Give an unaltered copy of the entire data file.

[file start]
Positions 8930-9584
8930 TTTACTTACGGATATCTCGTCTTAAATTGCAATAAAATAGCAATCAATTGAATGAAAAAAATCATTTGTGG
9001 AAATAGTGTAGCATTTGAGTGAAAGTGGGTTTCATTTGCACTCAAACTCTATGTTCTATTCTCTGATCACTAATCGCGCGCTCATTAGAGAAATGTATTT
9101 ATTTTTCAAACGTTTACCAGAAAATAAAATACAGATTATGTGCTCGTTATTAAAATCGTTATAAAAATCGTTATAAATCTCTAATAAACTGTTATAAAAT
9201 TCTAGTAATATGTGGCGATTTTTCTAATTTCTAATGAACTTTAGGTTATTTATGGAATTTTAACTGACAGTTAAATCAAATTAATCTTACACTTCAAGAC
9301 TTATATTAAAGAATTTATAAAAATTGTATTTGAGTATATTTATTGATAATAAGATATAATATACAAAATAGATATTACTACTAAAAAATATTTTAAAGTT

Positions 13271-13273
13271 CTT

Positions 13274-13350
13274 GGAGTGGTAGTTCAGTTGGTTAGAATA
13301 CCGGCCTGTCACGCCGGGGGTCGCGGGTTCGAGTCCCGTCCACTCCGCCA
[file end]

Positions 8930-9584
8930 TTTACTTACGGATATCTCGTCTTAAATTGCAATAAAATAGCAATCAATTGAATGAAAAAAATCATTTGTGG
9001 AAATAGTGTAGCATTTGAGTGAAAGTGGGTTTCATTTGCACTCAAACTCTATGTTCTATTCTCTGATCACTAATCGCGCGCTCATTAGAGAAATGTATTT
9101 ATTTTTCAAACGTTTACCAGAAAATAAAATACAGATTATGTGCTCGTTATTAAAATCGTTATAAAAATCGTTATAAATCTCTAATAAACTGTTATAAAAT
9201 TCTAGTAATATGTGGCGATTTTTCTAATTTCTAATGAACTTTAGGTTATTTATGGAATTTTAACTGACAGTTAAATCAAATTAATCTTACACTTCAAGAC
9301 TTATATTAAAGAATTTATAAAAATTGTATTTGAGTATATTTATTGATAATAAGATATAATATACAAAATAGATATTACTACTAAAAAATATTTTAAAGTT

Positions 13271-13273
13271 CTT

Positions 13274-13350
13274 GGAGTGGTAGTTCAGTTGGTTAGAATA
13301 CCGGCCTGTCACGCCGGGGGTCGCGGGTTCGAGTCCCGTCCACTCCGCCA